“I have the unmitigated gall to believe in a future for myself that others may not be able to see and encourage others to believe the same about their future,” says the woman whose life slogan is “who you are is non-negotiable”.

She is also a former co-chair of the Retail Industry Leaders Association (Rila) Diversity and Inclusion Initiative.

Caroline Wanga (left) with her daughter Cadence and a friend on a trip to Ghana in December 2019.

Pool

She has so much on her plate, including public talks to inspire youngsters, but she still finds time for fun, including listening to Kenyan music.

“I am obsessed with Afro-beats and specifically anything by Nyashinski,” she stated, adding that she misses home.

“Food…food…food! Ugali, sukumawiki (kales), nyama choma (roasted meat), nyoyo (githeri), chapati, ndengu, maandazi, kachumbari, samosas, chai, sugar cane, I could go on and on,” she responded when asked what reminds her of her motherland.

Foreign country

Landing in a foreign country as a teenager, Caroline struggled to fit into a new system while undergoing ordinary adolescence challenges. She was in her first semester of college on a track scholarship when she became pregnant. She gave birth to her daughter Cadence in 1995 and in order to care for her, she dropped out and started working full-time in the non-profit sector.

“I became a mum before I became a legal adult. While there was understandable concern and disappointment about when I became a mother, I also know it is what gave me the added grit and durability to hold on to my aspirations as I negotiated different paths to get there, now that I was a mother,” the introvert stated.

Her strength was her immediate, extended, and “chosen” family as they all played integral roles in her motherhood and adulthood journey.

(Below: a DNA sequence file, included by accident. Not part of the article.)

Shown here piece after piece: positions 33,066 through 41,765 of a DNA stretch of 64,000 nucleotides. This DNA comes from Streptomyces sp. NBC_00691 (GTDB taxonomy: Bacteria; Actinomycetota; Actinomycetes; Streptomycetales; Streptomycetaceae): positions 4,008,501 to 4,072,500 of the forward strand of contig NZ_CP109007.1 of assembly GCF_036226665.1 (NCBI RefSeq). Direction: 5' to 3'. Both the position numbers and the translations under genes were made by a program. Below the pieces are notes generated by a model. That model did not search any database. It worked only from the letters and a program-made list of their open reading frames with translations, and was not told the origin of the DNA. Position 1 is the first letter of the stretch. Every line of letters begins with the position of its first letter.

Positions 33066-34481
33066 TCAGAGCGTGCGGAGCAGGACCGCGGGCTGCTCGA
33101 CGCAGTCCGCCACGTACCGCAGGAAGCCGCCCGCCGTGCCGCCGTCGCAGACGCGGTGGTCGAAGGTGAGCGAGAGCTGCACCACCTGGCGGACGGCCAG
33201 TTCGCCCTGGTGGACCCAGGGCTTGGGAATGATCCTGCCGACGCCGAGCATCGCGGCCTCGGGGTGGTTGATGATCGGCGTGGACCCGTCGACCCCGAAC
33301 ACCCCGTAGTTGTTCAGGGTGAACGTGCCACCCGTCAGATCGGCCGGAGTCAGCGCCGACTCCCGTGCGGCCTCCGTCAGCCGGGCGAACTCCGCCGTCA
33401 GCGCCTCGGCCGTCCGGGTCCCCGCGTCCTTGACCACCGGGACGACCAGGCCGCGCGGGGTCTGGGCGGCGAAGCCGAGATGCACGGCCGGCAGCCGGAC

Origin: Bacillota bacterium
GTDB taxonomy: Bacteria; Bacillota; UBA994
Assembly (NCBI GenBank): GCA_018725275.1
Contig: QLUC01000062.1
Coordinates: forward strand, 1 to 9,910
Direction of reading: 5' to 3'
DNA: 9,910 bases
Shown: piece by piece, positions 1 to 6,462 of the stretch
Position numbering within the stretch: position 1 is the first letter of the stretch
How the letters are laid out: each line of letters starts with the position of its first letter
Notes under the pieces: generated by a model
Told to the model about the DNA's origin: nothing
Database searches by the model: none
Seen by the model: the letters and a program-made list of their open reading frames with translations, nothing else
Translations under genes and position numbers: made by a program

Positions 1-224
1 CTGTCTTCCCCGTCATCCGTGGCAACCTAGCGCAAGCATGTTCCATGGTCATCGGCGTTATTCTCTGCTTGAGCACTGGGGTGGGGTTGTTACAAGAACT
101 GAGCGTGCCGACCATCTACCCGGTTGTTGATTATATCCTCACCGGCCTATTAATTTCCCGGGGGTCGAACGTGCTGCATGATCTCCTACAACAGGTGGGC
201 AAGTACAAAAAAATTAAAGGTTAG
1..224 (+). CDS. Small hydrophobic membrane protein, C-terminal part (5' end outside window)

“Cadence grew up with her and although the journey has had its definite highs and lows, we are a stronger unit as a result of the journey. I wouldn’t say Cadence and I beat the odds, I would say we redefined them and developed an unspoken covenant that has fuelled our life journey collectively and individually,” she said.

It was Cadence who responded to our e-mails on her mother’s behalf. She introduced herself as Caroline’s manager for speaking engagements.

Life accomplishment

And her account sign-out indicated that she is a co-owner of WangaWoman LLC. We later learnt of their relationship and that they co-own WangaWoman, an organisation they started with a vision to create a world where authenticity is democratised.

Caroline regards Cadence as her greatest life accomplishment.

Dropping out of college presented one of the most tumultuous rides of her life. In her attempt to run a full-time job and be a young mother, she could not fit into the many different colleges and university programmes where she thirsted for an undergraduate degree. The struggle was just too much and she kept dropping out, one school after another.

“Both my parents have their doctorate degrees and so the importance of education is prominent in my family,” she noted.